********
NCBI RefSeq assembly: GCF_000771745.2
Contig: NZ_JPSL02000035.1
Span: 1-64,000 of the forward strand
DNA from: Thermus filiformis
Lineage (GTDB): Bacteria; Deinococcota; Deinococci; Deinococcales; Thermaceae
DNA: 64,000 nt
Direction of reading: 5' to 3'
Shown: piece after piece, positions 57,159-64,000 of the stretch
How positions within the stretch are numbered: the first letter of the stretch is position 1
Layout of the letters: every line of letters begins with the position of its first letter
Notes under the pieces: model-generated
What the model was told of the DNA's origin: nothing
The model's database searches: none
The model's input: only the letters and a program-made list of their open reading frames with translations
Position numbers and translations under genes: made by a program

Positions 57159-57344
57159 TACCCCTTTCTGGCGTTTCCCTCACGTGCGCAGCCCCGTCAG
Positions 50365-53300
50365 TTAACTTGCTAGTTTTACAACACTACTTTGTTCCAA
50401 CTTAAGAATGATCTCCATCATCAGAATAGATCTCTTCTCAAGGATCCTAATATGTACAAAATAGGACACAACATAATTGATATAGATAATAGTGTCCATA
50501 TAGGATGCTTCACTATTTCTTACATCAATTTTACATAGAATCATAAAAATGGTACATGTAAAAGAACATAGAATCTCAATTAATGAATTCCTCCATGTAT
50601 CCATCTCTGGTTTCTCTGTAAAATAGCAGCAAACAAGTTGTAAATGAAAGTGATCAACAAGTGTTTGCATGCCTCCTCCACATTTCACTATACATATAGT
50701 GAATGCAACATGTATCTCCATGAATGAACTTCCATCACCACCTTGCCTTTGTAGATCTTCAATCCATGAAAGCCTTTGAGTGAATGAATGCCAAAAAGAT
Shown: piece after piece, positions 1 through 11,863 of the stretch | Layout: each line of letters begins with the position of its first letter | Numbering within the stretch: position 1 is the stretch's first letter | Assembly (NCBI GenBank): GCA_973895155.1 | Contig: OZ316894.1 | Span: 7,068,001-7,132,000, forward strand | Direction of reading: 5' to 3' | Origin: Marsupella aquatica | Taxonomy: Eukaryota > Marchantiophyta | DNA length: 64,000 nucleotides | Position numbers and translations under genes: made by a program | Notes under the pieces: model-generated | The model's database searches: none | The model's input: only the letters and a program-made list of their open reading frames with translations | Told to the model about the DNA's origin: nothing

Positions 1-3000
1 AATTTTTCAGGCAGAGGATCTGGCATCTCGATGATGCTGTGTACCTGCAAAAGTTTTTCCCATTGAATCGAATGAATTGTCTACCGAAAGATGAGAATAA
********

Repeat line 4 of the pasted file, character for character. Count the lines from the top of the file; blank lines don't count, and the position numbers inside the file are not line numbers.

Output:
DNA from: Thermus filiformis